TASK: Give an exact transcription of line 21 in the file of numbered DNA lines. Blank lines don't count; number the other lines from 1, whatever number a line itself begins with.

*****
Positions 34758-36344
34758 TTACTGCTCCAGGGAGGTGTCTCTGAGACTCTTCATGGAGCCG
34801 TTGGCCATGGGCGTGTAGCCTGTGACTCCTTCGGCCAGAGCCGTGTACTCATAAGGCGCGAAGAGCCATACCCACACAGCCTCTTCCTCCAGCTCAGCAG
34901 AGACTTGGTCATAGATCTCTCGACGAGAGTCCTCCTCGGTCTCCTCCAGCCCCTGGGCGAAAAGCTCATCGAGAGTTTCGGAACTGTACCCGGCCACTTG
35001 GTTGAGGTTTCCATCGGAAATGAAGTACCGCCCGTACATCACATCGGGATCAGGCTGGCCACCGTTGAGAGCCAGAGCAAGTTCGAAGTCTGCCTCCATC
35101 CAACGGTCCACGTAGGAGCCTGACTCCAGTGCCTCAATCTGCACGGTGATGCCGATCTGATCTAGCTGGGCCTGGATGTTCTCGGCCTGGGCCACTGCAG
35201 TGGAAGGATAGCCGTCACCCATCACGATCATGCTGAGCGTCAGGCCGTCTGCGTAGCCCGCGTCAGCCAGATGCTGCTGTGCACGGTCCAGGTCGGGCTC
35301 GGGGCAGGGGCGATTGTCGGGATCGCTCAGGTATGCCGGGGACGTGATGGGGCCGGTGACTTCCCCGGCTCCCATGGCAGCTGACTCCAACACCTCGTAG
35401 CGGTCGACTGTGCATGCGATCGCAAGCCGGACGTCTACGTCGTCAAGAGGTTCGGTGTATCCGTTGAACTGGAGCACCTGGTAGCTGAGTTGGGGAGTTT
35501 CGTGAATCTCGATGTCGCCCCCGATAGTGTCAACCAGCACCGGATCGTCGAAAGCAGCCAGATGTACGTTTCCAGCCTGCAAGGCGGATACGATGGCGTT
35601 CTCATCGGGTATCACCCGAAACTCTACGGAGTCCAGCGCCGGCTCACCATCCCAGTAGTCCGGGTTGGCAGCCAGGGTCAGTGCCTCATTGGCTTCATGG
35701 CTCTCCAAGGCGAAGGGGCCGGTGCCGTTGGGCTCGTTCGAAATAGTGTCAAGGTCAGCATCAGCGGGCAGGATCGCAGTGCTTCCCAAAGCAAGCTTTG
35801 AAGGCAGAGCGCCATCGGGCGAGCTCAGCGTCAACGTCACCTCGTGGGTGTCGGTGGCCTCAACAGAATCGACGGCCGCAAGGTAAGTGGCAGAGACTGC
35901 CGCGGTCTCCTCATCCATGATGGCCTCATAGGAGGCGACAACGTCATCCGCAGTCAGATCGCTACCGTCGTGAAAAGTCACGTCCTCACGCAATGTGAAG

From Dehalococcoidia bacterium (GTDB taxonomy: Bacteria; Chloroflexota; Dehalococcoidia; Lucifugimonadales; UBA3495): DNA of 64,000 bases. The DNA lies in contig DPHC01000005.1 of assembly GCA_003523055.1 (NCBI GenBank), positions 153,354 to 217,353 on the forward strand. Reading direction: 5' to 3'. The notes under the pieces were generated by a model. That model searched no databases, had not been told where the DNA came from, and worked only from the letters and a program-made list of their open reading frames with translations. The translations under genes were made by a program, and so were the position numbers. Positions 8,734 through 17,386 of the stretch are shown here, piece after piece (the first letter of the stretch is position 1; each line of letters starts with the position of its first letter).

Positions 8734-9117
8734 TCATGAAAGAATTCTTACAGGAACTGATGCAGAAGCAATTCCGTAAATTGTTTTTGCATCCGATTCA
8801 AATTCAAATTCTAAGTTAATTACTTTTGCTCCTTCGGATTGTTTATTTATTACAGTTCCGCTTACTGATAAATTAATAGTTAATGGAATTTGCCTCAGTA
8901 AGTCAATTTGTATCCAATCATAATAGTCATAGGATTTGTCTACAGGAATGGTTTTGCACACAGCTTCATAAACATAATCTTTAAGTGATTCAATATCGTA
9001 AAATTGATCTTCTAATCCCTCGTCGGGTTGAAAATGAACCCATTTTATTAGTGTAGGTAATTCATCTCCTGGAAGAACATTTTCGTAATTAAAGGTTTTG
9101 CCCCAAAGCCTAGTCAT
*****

9101 CCCCAAAGCCTAGTCAT